The major difference between the Russian army that besieged the fortress at Narva in 1700 and the Russian army at Poltava in 1709 was the large number of dragoon regiments that Peter ordered to be recruited and trained. These regiments proved a match for the Swedish dragoon and cavalry regiments on which Charles XII relied. They allowed the Russians’ superiority in infantry numbers and artillery to prevail at Poltava as they could not at Narva. To be sure, in December 1708, Peter issued an administrative military decree reorganizing the country into eight large gubernias, as well as requiring the recruitment of one male for every twenty households in the countryside, but neither of these had any direct impact on the Russians’ victory at Poltava. Instead, the fast-moving dragoon regiments and mounted infantry (Peter’s “flying corps”) were well suited to the open eastern European terrain and could be used to harry the Swedish advance, enter gaps in the enemy line in battle, and close gaps in the Russian line before the Swedish army could take advantage of them.
Initially, dragoons were mounted infantry using horses to carry them into combat. Later, dragoons were also trained to fight on horseback. Training of dragoons was more intensive than that of infantry or cavalry alone for the obvious reason that a dragoon had to be trained to fight both on foot and on horse. The dual role also presents a problem of classification as to whether in any particular case dragoons are to be counted as foot cavalry or mounted infantry. According to Chandler,
most contemporaries were unwilling to consider them cavalry, but classified them as mere mounted infantry well into the eighteenth century…. Commonly armed with a carbine, a bayonet and hatchet as well as broad-sword and pistols (although these last were withdrawn from English dragoons as early as 1697), the dragoon never wore armour, but sported the long cloth coat, tricorner hat, heavy boots and the distinguishing broad cross-belts supporting his sword, bayonet and ammunition pouch…. Besides their dual role in battle, they were expected to carry out reconnaissance and escort duties, and were, on occasion, relied upon to bridge streams or fill ditches with fascines of brushwood or trusses of hay to expedite the advance of the main army… and sometimes were called upon to build or raze field fortifications.
In 1699, Peter ordered two regular dragoon regiments recruited. In 1700 and 1701, according to M. D. Rabinovich, 8,600 gentry were levied for 14 dragoon regiments. In 1702, four more dragoon regiments were raised (one of which was disbanded the following year); in 1703, eight dragoon regiments were raised (one of which was disbanded the same year and two more within two years); in 1704, two dragoon regiments and two dragoon squadrons were raised; the next year, sixteen dragoon regiments (two of which were disbanded the same year and two more in the following year); in 1706, fifteen more were raised (eight of which were disbanded the same year and one of which was disbanded in 1709); in 1707, eight were raised; in 1708, eight (two of which were disbanded in the same year and two in the following year); and in 1709, two (from other existing dragoon companies). Six other regiments and squadrons were raised during this period, for which we do not have the year of their formation. Thus, between 1700 and 1709, dragoon regiments and squadrons were being raised at the rate of ten a year, but many were disbanded within a year or two, and the regiment members were absorbed by other regiments.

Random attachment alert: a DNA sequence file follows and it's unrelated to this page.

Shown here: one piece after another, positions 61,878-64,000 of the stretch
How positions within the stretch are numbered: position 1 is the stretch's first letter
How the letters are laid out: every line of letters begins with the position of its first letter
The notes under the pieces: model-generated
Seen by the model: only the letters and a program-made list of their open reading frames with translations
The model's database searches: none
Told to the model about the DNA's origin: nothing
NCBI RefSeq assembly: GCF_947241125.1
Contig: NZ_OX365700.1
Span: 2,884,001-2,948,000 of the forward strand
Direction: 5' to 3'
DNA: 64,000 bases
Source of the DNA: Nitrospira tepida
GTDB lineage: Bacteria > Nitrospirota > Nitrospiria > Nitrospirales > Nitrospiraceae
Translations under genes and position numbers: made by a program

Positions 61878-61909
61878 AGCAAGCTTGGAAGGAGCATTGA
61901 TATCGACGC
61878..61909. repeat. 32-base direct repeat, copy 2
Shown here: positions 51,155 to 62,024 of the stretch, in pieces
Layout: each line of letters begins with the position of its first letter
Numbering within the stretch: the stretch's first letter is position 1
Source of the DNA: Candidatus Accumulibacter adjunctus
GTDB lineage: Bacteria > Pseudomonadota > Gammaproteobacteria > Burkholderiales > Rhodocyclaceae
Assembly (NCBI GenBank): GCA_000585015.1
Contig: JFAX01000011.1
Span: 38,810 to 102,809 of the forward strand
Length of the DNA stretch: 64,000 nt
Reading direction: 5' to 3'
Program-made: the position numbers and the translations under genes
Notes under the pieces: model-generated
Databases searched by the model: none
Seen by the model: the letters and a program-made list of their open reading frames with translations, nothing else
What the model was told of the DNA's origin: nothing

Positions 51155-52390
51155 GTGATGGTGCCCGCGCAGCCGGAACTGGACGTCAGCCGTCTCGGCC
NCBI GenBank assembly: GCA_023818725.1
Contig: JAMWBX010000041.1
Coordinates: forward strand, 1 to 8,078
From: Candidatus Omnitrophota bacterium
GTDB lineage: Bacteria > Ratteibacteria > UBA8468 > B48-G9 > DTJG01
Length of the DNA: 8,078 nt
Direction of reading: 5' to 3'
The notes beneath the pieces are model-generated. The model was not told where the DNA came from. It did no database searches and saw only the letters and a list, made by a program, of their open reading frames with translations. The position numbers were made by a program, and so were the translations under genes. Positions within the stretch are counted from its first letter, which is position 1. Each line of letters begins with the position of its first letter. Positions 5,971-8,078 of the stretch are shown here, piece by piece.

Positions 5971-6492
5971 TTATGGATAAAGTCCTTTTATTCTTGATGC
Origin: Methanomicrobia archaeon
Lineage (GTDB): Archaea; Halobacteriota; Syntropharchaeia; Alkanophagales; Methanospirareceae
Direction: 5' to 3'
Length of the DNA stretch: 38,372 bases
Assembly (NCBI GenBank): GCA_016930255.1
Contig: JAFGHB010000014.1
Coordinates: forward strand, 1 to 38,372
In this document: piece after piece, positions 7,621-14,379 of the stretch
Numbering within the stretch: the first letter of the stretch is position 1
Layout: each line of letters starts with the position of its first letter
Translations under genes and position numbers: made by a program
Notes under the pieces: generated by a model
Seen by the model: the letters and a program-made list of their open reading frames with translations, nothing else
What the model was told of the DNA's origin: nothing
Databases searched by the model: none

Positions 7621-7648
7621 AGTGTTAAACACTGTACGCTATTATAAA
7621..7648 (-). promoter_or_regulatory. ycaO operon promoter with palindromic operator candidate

By 1702, a “Brief Regulations” (Kratkoe polozhenie) was published for the training of dragoon regiments. Russian dragoon regiments were initially named after their commanding officer, but that became confusing inasmuch as commanders changed from one dragoon regiment to another. Dragoons then tended to be renamed according to the region of recruitment. Exceptions included the Maloletnii Regiment (1703), Domovyi Squadron (1704?), A. D. Menshikov’s General or Life Regiment (1705), and the Life Squadron (1707).
We thus have a record of at least 88 dragoon regiments and squadrons that were formed between 1698 and 1709. Although evidence exists for the dis- banding of only 24 of them, with 64 remaining, another 30 or so may have been disbanded, concerning which we have no evidence. By 1711, Rabinovich’s sources tell us that another 5 regiments were disbanded, but according to L. G. Beskrovnyi, the Shtat of 1711 indicates that 33 dragoon regiments then existed. The process seems to have been a chaotic one, with regiments and squadrons being created, disbanded, and merged into other regiments, and commanders replaced frequently. Only one dragoon regiment took part in the Battle of Narva in 1700. At Lesnaia, 13 dragoon regiments took part; and at Poltava, 26 dragoon regiments and 4 dragoon squadrons took part.
After 1709 and before 1725, according to the evidence Rabinovich gathered, another 7 regiments were formed but 18 were disbanded. The records are far from complete, but they do indicate an almost feverish effort to raise dragoon regiments and squadrons between 1700 and 1709, less so after 1709. Initially, recruits had to supply their own horses, but these turned out to be of such inferior quality that the army designated 100,000 rubles for replacements. One reason for keeping standard cavalry in reserve and using it mainly for the coup de grace in battle was concern about losing horses. A horse trained for battle was a valuable asset. Steppe horses, while smaller than their Western counterparts and considered unprepossessing by observers, were available in abundance. One might then consider it likely that concern for the safety of the horses would be less for Russian dragoons supplied with steppe horses than it would be for Russian cavalry regiments supplied with European horses. Whereas the gentry were initially the ones requisitioned for service in the dragoons because they were able to supply their own horses, soon those from the lower social orders (i. e., those without a horse) were recruited to meet the military’s needs, although the pretence that they were from the gentry continued to be maintained.